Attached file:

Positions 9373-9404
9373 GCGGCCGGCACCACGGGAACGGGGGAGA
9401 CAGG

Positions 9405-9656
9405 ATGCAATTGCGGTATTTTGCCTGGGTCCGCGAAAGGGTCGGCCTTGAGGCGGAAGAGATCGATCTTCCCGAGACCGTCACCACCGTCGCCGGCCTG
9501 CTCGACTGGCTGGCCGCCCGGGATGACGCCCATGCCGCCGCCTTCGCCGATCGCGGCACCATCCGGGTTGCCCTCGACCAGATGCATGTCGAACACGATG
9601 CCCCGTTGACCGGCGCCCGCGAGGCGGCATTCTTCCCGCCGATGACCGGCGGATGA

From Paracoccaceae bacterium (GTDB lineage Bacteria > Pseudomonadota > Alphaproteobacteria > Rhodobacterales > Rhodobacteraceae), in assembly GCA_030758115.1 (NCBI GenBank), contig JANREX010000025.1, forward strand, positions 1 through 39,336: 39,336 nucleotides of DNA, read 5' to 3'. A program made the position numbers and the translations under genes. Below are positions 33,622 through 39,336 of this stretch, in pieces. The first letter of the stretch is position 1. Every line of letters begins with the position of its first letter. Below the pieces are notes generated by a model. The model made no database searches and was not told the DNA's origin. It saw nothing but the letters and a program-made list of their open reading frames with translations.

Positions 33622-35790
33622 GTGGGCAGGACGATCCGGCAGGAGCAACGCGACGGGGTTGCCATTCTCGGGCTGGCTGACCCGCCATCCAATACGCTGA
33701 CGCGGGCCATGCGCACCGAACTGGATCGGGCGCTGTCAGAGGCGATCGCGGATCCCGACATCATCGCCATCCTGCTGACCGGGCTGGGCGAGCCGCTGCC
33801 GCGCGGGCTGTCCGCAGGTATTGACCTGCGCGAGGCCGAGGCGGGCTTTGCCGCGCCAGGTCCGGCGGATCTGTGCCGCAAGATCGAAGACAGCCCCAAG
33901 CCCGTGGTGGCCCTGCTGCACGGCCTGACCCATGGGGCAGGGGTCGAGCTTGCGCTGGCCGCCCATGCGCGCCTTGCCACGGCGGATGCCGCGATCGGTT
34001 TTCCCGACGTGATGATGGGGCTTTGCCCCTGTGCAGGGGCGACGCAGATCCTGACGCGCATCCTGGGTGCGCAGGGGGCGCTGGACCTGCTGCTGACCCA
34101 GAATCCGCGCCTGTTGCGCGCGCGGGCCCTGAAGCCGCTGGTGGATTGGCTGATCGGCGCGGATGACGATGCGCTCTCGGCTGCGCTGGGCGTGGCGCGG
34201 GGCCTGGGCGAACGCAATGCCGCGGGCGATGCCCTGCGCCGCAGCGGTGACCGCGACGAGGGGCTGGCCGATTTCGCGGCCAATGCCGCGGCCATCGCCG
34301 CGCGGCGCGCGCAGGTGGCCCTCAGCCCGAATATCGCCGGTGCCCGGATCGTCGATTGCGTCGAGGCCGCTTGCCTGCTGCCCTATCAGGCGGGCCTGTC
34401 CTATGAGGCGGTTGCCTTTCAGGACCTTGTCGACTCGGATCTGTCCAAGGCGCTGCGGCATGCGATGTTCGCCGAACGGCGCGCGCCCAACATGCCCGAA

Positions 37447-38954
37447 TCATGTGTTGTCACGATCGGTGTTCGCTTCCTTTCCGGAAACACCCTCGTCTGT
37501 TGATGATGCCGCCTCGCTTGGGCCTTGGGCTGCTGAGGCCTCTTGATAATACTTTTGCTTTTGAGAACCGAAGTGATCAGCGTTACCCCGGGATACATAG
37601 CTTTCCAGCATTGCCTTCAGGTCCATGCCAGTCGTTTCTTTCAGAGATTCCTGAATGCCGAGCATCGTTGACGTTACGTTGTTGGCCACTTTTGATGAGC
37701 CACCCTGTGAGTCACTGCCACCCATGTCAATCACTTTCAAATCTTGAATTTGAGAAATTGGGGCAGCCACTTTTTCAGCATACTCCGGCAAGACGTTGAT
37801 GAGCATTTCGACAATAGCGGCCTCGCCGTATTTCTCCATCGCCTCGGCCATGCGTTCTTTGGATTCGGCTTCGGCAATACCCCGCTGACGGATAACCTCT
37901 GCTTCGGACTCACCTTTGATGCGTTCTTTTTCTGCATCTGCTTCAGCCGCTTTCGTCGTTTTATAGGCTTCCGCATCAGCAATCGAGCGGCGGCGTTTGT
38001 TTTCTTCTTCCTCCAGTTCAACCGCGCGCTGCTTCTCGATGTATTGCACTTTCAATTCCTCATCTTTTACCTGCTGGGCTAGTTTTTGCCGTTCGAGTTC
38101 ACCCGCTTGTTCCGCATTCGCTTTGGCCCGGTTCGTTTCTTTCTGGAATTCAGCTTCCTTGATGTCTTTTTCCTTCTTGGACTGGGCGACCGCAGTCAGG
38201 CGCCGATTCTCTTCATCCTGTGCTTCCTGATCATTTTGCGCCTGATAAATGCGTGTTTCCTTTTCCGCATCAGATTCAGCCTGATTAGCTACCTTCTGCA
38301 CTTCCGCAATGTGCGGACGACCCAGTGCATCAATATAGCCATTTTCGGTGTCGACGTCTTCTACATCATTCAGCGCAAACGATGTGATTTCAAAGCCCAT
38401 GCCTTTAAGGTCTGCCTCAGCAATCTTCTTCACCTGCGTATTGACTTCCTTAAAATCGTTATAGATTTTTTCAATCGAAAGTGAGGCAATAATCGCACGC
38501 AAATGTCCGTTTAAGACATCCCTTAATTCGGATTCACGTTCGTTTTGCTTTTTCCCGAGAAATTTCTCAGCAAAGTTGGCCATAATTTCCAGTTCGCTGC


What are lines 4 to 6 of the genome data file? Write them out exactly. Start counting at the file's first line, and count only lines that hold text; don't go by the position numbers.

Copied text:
Positions 9405-9656
9405 ATGCAATTGCGGTATTTTGCCTGGGTCCGCGAAAGGGTCGGCCTTGAGGCGGAAGAGATCGATCTTCCCGAGACCGTCACCACCGTCGCCGGCCTG
9501 CTCGACTGGCTGGCCGCCCGGGATGACGCCCATGCCGCCGCCTTCGCCGATCGCGGCACCATCCGGGTTGCCCTCGACCAGATGCATGTCGAACACGATG